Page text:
Private Brands should help consumers navigate the often bewildering amount of information and health claims out there, specifically by offering easy to digest ingredient information and simple, straightforward product packaging.

This may include a “free-from” approach to wellness-oriented Private Brands, encompassing clear Non-GMO product offerings, well-defined “does not contain” brand guardrails and allergen-free product offerings (including gluten-free).

Question #4: What does success look like for private brands in the next five years?

Doug: Success can vary based on strategy and target market. Still, in every equation, the winners will have focused on one common denominator, the consumer. Focusing on the consumer also allows companies to stay true to their go-to-market strategy whether the company is a deep discounter or a value-add retailer. Jim notes that opportunities exist in the form of partnerships, formats and services.

Jim: I think retailers need to treat their Private Brands as true representations of what retailers mean to their consumers. By establishing trust-based, emotional connections that attract a loyal consumer following, retailers can continue to deliver Private Brands that are perfectly tailored to their core shoppers, such as new culinary adventures, food and nutrition education and convenient lifestyle solutions.

Moving forward, there are three additional areas of opportunity for retailers to leverage Private Brands to win margin, including evolving partnerships, evolving formats and evolving services.

In the area of partnerships, you still see some traditional players combining forces to achieve greater scale and reduce costs. That’s what the Ahold-Delhaize merger is about, as well as the combination of Kraft and Heinz.

Much more interesting, in my opinion are some of the new retail partnerships that create differentiated value for both retailers and consumers.  A great example of this is the Target-CVS partnership to give Target shoppers another reason to visit the store, while allowing CVS to gain a dramatic expansion of its U.S. footprint at a fraction of the cost of opening new stand-alone pharmacies. The question becomes, how can Target leverage this new arrangement to boost sales for related products in its Up & Up brand line, which could set an excellent example for other Private Brand partnerships.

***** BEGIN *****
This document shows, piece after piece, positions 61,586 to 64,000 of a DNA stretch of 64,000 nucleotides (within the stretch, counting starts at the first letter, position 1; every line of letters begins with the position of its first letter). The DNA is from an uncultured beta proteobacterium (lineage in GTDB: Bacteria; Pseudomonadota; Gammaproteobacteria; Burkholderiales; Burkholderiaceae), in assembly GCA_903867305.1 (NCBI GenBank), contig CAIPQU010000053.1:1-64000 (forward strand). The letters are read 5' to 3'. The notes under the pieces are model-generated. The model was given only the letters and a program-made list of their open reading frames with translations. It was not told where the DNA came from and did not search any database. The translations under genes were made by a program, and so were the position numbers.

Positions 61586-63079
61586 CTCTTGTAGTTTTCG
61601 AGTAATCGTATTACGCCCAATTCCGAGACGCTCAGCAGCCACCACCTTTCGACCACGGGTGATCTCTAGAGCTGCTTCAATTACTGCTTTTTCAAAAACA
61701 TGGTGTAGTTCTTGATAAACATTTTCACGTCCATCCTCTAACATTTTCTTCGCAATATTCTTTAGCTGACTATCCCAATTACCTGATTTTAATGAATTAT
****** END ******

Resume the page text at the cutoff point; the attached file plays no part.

A second major retailer response is to innovate with new formats – especially because everyone wants to get smaller and fresher. You will see a lot of retailer experimentation going on as urban centers elbow past the suburbs as the preferred residential location for households and young families. That hyper focus on Private Brands as the total solution will attract new consumer followers, and there are very creative ways other retailers can do that with their own Private Brands.

In the area of evolving services, retailers can seek partnerships that offer new services and conveniences for consumers, along with lucrative opportunities to more aggressively promote their Private Brands.  Personal shopping and cooking classes at major food retailers, express makeup application services in the beauty aisle and in-store pharmacy vaccination offerings, all with a focus on Private Brand offerings, are great examples.

Question #5: What emerging issues do you foresee for private brand owners?  

Doug: I think the biggest issue most private brand owners will face is being able to maintain the positive momentum witnessed by private brands due to the economic downturn. Our research is suggesting a plateau effect regarding sales, so there’s also urgency behind the motivation. Jim predicts some challenging issues for the industry, but we’re both confident the food retail industry will have the tools to evolve.

Jim: There is one big question facing retailers, and then a few smaller questions. The weather forecast for retailers as a whole is pretty challenging. Online competition is growing; European hard discounters Aldi and Lidl are committed to U.S. expansion, and consumer tastes continue to evolve rapidly.

Against that backdrop, the biggest question facing retailers is whether they will truly commit to private brands as a core strategic pillar of their business plans. Those that do will see greater success in the future than those that don’t, period. A truly strategic approach to private brand is a retailer’s best shot at durable competitive advantage over the long haul.

Beyond this fundamental question, e-commerce competition will challenge retailers to create an in-store experience that is both unique and powerful enough to steer consumers toward the store more often. To serve those consumers who are committed to online grocery purchase, more retailers will open or expand click-and-collect models.

What is certain is that the retail landscape will continue to fragment further. Survival will depend on genuine differentiation to meet obvious and latent consumer desires. I think private brand is a big part of the solution, and will become even more important in the future.

Question #6: Bonus round: What’s your favorite family meal and how would you persuade a shopper to buy the ingredients in the supermarket to make it?